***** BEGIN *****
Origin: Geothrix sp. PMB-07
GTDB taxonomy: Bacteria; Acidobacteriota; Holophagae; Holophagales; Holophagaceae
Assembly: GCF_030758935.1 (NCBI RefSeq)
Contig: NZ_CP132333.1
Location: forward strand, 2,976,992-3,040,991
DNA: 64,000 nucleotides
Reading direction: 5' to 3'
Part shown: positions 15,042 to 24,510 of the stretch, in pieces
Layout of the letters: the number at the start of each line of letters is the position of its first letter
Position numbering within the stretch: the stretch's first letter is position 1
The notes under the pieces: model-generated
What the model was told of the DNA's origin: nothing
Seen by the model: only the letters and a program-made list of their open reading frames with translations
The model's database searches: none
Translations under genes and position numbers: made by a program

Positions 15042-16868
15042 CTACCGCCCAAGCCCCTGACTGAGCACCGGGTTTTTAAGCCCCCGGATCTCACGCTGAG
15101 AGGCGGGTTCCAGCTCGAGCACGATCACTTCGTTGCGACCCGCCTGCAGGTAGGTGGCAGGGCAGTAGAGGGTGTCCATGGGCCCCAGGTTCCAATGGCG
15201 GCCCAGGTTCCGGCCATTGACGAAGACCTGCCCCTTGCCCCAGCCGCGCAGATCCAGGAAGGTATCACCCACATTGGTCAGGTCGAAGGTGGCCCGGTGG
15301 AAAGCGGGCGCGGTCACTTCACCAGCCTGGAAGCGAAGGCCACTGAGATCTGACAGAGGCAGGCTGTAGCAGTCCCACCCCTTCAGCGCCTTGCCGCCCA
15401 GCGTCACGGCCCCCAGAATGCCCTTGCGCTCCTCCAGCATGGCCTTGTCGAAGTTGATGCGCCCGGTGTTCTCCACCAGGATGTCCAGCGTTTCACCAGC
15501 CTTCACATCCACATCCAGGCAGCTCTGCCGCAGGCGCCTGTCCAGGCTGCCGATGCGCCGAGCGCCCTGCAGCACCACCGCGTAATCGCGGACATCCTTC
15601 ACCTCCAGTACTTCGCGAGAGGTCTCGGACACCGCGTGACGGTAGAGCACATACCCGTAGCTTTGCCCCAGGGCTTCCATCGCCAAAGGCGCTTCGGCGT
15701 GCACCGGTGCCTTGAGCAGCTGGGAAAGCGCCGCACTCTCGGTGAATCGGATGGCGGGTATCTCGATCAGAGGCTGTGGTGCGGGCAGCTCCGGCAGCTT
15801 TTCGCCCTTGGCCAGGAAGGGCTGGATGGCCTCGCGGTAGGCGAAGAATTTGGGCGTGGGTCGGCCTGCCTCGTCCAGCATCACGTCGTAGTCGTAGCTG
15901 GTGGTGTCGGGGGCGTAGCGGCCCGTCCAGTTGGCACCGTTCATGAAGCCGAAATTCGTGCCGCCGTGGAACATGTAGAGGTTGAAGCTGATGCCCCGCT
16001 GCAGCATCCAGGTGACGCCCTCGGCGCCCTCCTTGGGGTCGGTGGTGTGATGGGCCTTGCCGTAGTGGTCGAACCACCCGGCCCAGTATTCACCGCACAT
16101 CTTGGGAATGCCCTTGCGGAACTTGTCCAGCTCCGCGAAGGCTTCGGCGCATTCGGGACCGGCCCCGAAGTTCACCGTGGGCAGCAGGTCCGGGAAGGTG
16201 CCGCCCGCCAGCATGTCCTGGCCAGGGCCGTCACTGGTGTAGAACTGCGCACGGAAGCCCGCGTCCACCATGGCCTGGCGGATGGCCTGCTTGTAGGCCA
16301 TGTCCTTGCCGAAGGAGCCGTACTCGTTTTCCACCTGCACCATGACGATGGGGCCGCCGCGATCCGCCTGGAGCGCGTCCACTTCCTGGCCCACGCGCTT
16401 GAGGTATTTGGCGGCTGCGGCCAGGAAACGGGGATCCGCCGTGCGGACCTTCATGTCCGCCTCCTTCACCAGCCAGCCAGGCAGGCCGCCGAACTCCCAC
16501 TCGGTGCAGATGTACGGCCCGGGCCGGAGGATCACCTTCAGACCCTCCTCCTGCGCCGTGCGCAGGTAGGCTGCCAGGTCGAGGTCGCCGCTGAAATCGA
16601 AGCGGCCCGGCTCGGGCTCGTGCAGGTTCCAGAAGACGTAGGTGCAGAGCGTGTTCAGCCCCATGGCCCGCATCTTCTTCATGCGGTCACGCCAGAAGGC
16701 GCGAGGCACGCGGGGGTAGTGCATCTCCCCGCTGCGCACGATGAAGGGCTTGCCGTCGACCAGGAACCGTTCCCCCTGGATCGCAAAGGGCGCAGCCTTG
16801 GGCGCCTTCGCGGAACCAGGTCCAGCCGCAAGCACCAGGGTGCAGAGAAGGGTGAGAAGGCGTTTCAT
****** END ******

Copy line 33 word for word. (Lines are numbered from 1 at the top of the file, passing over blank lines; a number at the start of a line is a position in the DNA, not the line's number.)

16601 AGCGGCCCGGCTCGGGCTCGTGCAGGTTCCAGAAGACGTAGGTGCAGAGCGTGTTCAGCCCCATGGCCCGCATCTTCTTCATGCGGTCACGCCAGAAGGC